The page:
Livermore was married 3 times and had 2 children. He married his first wife, Netit (Nettie) Jordan, of Indianapolis, at the age of 23 in October 1900. They had only known each other a few weeks before they got married.[5] Less than a year later, he went broke after some bad trades; for a new stake, he asked her to pawn the substantial collection of jewelry he had bought her, but she refused, permanently damaging their relationship.[5] They separated soon thereafter and finally divorced in October 1917.[9]

On December 2, 1918, at the age of 40, Livermore married 22-year old Dorothea (Dorothy) Fox Wendt, a 23-year-old former Ziegfeld girl in Ziegfeld Follies.[9] Livermore had affairs with several of the dancers.[5] The couple had two sons: Jesse Livermore II, born in 1919 and Paul, born in 1922.[5] He then bought an expensive house in Great Neck and let his wife spend as much as she wanted on the furnishings.[5] In 1927, he and his wife were robbed at gunpoint in their home.[5] The relationship became strained by Dorothy's drinking habits, Livermore's affairs with other Zigfield girls, and their lavish spending.[5] In 1931, Dorothy Livermore filed for divorce and took up temporary residence in Reno, Nevada, with her new lover, James Walter Longcope. On September 16, 1932, the divorce was granted and she immediately married her boyfriend. She retained custody of their two sons and received a $10 million settlement.[5] Dorothy sold the house in Great Neck, on which Livermore spent $3.5 million, for $222,000. The house was then torn down, depressing Livermore.[5]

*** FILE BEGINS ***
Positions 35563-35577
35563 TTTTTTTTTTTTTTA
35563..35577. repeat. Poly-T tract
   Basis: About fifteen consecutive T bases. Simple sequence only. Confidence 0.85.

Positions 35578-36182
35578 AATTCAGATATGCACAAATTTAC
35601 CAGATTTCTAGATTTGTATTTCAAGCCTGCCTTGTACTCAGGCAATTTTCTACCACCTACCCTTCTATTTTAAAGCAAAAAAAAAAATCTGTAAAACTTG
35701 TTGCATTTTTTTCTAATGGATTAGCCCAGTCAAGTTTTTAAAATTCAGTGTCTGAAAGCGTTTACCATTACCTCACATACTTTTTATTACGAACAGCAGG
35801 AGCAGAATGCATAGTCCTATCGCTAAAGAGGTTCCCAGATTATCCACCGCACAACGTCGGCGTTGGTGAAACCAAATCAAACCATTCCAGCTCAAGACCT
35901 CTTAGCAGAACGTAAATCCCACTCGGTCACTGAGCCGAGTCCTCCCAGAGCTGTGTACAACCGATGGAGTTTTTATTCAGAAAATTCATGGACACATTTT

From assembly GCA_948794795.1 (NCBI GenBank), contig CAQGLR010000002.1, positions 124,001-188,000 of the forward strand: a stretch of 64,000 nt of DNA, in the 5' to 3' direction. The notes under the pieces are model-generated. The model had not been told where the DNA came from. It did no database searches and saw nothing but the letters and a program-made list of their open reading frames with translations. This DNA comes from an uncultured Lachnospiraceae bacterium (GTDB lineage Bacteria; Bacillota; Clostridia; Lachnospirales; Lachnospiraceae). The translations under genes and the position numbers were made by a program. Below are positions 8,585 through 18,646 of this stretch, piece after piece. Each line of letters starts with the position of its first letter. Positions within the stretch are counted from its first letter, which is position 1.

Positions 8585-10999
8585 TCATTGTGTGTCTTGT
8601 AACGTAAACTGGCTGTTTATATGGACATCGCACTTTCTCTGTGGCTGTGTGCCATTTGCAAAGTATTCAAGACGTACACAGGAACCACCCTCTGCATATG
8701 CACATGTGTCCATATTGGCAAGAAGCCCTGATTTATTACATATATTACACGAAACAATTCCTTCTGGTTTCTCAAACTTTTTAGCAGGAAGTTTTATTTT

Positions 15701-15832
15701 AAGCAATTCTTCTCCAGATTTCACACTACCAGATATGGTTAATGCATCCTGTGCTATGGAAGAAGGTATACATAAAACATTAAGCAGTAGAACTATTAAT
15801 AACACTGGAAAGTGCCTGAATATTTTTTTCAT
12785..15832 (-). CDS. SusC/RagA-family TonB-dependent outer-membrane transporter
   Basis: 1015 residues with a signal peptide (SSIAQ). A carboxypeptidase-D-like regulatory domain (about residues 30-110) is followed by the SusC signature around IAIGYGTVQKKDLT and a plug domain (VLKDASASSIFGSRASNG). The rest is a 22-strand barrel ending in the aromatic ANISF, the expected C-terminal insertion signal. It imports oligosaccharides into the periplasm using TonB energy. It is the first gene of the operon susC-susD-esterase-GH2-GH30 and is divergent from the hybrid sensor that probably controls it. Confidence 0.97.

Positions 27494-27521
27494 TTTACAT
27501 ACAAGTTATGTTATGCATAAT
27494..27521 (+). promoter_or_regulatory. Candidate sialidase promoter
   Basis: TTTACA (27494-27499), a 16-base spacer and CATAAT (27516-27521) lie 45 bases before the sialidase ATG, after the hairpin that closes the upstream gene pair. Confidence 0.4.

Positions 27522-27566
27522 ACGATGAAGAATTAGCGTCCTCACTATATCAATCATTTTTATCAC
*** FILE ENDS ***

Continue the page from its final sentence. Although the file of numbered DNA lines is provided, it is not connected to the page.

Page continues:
On March 28, 1933, 56-year old Livermore married 38-year-old singer and socialite, Harriet Metz Noble, in Geneva, Illinois. They had met in 1931 in Vienna, where Metz Noble was performing and Livermore was in the audience on vacation. Metz Noble was from a prominent Omaha family that had made a fortune in breweries. Livermore was Metz Noble's fifth husband; at least 2 of Metz's previous husbands had committed suicide, including Warren Noble, who hanged himself after the Wall Street Crash of 1929.[12][5]

Publications

In late 1939, Livermore's son, Jesse Jr., suggested to his father that he write a book about trading. The book, How To Trade In Stocks, was published by Duell, Sloan and Pearce in March 1940. The book did not sell well as World War II was underway and the general interest in the stock market was low. His investment methods were controversial at the time, and the book received mixed reviews upon publication.[9]